Jing Jiang / Sun Staff Photographer

Chie Matsumoto speaks at lecture: #METOO in Japan: media workers fight back at Ives Hall on Feb. 27.2019 by Jing Jiang (Assistant Photography Editor Compet)

February 28, 2019

Reporter Explains #MeToo Movement in Japanese Media Sector

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Chie Matsumoto, Japanese reporter and activist, gave a lecture on Wednesday about her efforts following the #MeToo movement to push for legislation penalizing workplace sexual harassment in Japan.

Matsumoto — senior officer in the Media Workers’ Union Tokyo branch, author, freelance journalist and activist — spoke in Ives Hall to students and faculty.

The #MeToo movement in Japan was inspired by accounts from the United States last spring, according to Matsumoto. The confessions from women in media gained traction in Japan since “it is one of the first cases of women collectively speaking out about their sexual harassment experiences.”

The movement for equal treatment of women in Japanese media started with the case of a TV reporter anonymously reporting sexual advances made towards her by a high-ranking ministry official, Matsumoto said. The reporter shared the story with a tabloid magazine after her bosses ignored her request to report the harassment, and her recording of the official making sexual comments was shared worldwide.

Compared to other individual stories of sexual harassment, the outcome for the anonymous female reporter was different. To show solidarity and to support the reporter, other women in corporate media joined together to protest, lobby and establish a hotline.

“[Other] reporters felt her experience personally, and they were worried that when or if they experienced the same sexual harassment their employers would not protect them,” Matsumoto said.

In May 2018, these journalists, alongside Matsumoto, established the Women in Media Network Japan, which currently has 80 members.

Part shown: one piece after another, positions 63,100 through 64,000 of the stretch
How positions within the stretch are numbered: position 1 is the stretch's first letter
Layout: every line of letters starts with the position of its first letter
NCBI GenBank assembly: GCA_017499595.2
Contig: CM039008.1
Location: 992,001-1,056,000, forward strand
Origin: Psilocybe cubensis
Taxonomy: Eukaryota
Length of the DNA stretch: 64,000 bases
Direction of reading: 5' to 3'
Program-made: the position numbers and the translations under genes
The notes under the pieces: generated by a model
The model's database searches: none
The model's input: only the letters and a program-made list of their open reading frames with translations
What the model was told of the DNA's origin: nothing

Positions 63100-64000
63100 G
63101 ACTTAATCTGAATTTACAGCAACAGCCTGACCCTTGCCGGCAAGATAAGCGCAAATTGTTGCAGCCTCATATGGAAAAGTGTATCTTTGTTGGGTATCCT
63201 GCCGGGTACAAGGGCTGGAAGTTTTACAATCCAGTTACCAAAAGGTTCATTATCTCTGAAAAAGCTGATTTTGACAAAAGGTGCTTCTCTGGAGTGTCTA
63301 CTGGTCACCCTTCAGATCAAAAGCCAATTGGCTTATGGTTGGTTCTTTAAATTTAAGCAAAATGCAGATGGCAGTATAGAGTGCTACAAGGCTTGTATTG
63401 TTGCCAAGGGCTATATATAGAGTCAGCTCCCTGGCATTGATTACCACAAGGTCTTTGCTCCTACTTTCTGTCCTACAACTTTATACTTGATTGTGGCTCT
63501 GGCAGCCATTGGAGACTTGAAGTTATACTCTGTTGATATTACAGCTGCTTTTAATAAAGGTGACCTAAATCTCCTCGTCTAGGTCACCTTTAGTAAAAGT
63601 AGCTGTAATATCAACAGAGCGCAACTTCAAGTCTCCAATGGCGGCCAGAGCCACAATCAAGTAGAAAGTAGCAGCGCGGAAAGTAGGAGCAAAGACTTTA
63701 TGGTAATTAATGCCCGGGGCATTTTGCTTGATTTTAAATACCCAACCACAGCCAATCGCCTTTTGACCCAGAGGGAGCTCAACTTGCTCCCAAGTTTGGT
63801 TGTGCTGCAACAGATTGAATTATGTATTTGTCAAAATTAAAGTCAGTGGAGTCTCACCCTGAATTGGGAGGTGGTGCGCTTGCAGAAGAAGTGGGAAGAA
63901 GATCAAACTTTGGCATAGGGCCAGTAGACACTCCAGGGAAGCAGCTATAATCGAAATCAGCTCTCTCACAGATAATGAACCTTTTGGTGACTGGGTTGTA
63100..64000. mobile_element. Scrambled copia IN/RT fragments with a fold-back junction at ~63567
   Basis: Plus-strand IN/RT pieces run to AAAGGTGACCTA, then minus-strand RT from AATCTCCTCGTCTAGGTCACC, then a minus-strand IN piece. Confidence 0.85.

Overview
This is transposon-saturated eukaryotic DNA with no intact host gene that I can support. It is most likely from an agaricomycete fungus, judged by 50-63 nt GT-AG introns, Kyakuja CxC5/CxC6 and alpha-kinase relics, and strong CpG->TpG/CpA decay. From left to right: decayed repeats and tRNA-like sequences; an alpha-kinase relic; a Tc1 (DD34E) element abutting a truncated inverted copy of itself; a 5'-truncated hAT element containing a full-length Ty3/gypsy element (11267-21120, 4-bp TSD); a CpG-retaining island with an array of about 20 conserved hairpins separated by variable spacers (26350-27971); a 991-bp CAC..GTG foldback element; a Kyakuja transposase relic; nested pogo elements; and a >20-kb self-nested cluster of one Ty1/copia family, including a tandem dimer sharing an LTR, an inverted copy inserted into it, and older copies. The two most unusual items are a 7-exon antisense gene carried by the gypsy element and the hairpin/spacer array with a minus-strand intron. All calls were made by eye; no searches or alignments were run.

“I was asked to represent this organization because I was already an activist and also a freelance writer, so I had less to lose by lending my voice,” Matsumoto said. “The sad thing is that the majority of our members are still remaining anonymous. Only a handful of us identify ourselves as a member of this organization.”

In order to gauge the realities of people’s experiences, the Women in Media Network conducted a survey asking a poll of 428 men and women if they had experienced sexual harassment. The amount of sexual harassment cases, reported by 46 percent of women, did not surprise the organization, but the relationship between the survivors and the perpetrators did. Most perpetrators are coworkers or bosses.

Perhaps even more surprising were perpetrators listed as police officers, prosecutors or government officials. Although their numbers were smaller, the survey results present a serious issue, Matsumoto said.

“The interesting thing is that most of our members said they’ve experienced this all along, for 20 or 30 years, but they’ve never thought to report it,” Matsumoto explained. “They learned to shrug it off, and they believed that dealing with sexual harassment on their own was part of being a professional female journalist.”

College graduates trying to get a job in corporate media disclosed on the survey that they were asked in their job interview how they would react to sexual harassment, according to Matsumoto

Matsumoto noted that workplace sexual harassment or violence violates the section of the Japanese constitution dedicated to media censorship.

“We consider the press a core part of democratic society and we are there to serve the people’s right to know,” Matsumoto said. “If we are suffering from assault or certain pressures, that means that there is information control.”

In the last year, the Women in Media Network Japan has increased their membership to 123 women representing 45 corporations, including publishing companies, newspaper services and broadcasting companies, according to Matsumoto.

The network focuses on establishing a platform for journalists who have been harrassed to receive advice, according to an article in The Japan Times.

“All of our efforts are going to lead to, and already has lead to, the empowerment of women,” she said. “We also want to promote true journalism to monitor the government rather than be a victim of government power, which can then lead to a mature democracy.”

Moving forward, Matsumoto said the organization will expand to women in other sectors and industries, such as caregiving, nursing and firefighting.